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Monday, June 05, 2006

Gay Marriage - The President Bush Address

THE PRESIDENT: Good morning. Next week, the United States Senate will begin debate on a constitutional amendment that defines marriage in the United States as the union of a man and woman.

Reo: Or in most states, a man and a child.

On Monday, I will meet with a coalition of community leaders, constitutional scholars, family and civic organizations, and religious leaders. They're Republicans, Democrats, and independents who've come together to support this amendment. Today, I want to explain why I support the Marriage Protection Amendment, and why I'm urging Congress to pass it and send it to the states for ratification.

Peo: Because I tried to energize the voters with immigration and it backfired.
Reo: And this issue worked in 2004!
Peo: So now let us legislate, get ready, legislate… DIS-CRIM-I-NA-TION !
Reo: And flag burning too!

Marriage is the most enduring and important human institution, honored and encouraged in all cultures and by every religious faith.

Peo: And what could be more of a threat to this institution than two people who love and care for each other SO much that they want to join the ranks of the married themselves. Oh, that’s right, this is against gay people. So if the two people are gay, what does that have to do with anything?
Reo: If you get married…
Peo: Some day, some way.
Reo: What does it have to do with me?
Peo: Other than the toast?
Reo: Toast?
Peo: Yes, you’ll give a toast at my wedding.
Reo: Oh, I was thinking of dry heated bread.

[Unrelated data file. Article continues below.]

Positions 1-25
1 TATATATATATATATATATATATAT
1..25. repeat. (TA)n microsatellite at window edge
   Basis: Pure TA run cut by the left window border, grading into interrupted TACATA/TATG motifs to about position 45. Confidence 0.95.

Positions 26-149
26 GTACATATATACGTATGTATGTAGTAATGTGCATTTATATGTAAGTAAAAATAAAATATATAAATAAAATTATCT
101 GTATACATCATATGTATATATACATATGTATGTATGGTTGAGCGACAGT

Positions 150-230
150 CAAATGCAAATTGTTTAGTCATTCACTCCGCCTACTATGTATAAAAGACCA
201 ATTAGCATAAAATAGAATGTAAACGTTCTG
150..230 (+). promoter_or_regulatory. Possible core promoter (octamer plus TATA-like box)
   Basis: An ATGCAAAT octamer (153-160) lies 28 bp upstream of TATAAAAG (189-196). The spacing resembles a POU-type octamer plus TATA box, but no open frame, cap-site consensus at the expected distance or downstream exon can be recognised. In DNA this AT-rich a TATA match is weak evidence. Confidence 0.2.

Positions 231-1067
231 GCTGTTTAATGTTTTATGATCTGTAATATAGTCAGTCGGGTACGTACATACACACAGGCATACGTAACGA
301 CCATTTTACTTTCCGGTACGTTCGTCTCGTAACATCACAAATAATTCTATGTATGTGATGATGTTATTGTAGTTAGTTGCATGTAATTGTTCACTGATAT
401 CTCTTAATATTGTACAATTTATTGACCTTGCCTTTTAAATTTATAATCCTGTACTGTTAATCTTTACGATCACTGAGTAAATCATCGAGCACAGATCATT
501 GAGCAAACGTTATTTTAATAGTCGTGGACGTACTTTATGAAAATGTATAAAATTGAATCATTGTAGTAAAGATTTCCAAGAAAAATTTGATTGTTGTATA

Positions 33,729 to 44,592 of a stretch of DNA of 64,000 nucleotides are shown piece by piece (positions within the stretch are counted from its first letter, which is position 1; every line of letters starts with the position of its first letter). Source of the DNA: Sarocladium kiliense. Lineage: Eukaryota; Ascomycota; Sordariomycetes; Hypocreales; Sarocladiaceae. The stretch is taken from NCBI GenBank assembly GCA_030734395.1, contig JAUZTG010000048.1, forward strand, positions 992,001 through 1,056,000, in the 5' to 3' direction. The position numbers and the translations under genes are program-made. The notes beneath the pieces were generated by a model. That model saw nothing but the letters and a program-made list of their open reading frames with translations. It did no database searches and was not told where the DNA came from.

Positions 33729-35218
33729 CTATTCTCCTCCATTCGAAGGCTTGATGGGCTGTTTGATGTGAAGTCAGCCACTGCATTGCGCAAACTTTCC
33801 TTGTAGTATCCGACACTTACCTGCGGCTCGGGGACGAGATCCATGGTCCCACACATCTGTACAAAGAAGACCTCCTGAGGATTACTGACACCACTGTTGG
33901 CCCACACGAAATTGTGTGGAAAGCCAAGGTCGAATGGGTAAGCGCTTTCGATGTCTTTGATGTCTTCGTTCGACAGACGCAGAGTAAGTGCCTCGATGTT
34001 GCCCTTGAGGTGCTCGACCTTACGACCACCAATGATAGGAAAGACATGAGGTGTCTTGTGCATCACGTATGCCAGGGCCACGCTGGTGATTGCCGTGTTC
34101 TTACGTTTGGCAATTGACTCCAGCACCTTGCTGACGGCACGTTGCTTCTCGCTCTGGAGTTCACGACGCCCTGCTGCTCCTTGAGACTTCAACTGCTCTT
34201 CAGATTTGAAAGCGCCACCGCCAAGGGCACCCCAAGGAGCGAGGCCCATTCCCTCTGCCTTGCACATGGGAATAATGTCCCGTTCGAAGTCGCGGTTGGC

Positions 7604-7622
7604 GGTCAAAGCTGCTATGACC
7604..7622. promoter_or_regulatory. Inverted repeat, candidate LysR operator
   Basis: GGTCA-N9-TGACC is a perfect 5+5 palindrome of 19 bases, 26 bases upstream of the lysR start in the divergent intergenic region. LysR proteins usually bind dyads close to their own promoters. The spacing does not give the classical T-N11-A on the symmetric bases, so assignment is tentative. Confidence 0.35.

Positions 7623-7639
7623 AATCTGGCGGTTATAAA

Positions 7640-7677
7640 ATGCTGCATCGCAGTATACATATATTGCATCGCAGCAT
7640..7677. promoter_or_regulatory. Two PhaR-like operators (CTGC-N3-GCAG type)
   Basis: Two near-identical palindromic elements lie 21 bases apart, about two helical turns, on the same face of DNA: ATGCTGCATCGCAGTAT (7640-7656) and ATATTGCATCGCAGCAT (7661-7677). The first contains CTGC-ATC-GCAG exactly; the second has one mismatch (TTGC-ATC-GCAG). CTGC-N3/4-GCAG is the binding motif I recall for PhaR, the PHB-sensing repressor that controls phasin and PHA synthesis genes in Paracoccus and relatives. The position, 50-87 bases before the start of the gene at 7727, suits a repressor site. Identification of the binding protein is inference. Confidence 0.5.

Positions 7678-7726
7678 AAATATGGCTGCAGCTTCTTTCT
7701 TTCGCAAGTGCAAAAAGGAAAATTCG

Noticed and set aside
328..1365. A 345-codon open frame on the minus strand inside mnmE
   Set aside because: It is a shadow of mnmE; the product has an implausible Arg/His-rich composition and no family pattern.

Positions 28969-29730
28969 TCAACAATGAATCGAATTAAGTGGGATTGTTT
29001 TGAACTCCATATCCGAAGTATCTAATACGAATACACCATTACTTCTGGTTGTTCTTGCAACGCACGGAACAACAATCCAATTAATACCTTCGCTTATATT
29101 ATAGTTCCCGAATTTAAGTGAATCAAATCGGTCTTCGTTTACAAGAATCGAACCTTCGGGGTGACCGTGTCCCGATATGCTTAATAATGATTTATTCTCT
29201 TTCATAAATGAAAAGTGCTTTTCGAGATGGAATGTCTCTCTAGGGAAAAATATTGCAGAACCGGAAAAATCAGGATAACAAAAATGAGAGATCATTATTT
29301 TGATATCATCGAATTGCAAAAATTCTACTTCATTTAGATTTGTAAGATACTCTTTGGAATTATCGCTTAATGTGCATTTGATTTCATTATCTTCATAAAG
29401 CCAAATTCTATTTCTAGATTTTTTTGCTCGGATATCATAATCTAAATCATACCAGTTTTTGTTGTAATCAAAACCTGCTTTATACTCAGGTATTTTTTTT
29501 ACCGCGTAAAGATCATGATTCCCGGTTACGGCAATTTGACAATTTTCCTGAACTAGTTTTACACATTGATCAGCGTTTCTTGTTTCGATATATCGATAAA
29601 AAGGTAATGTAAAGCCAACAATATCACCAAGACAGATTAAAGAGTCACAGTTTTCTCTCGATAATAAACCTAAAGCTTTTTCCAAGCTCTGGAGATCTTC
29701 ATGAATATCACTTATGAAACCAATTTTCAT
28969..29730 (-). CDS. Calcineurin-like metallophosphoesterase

Peo: Mmmmm.
Reo: Anyway, I am not affected in any way by YOUR marriage am I?
Peo: No.
Reo: Whether you marry a man or woman wouldn’t affect me or my marriage.
Peo: No.
Reo: So WHAT IN THE HELL IS HE TALKING ABOUT? This is ludicrous...

Ages of experience have taught us that the commitment of a husband and a wife to love and to serve one another promotes the welfare of children and the stability of society. Marriage cannot be cut off from its cultural, religious, and natural roots without weakening this good influence on society. Government, by recognizing and protecting marriage, serves the interests of all.

Reo: Protect? Protect from what?
Peo: Terrorists!

In our free society, people have the right to choose how they live their lives. And in a free society, decisions about such a fundamental social institution as marriage should be made by the people -- not by the courts.

Peo: Courts, which are run by illegal aliens and robots!

The American people have spoken clearly on this issue, both through their representatives and at the ballot box. In 1996, Congress approved the Defense of Marriage Act by overwhelming bipartisan majorities in both the House and Senate, and President Clinton signed it into law. And since then, voters in 19 states have approved amendments to their state constitutions that protect the traditional definition of marriage. And today, 45 of the 50 states have either a state constitutional amendment or statute defining marriage as the union of a man and a woman. These amendments and laws express a broad consensus in our country for protecting the institution of marriage.

Reo: The old “protecting” word again. Scare them! Scare the people then control them!

Unfortunately, activist judges and some local officials have made an aggressive attempt to redefine marriage in recent years. Since 2004, state courts in Washington, California, Maryland, and New York have overturned laws protecting marriage in those states.

Reo: Those gay liberal states!

And in Nebraska, a federal judge overturned a state constitutional amendment banning same-sex marriage.

Peo: No, not Nebraska! Not a red state!
Reo: Are we safe anywhere in our homes?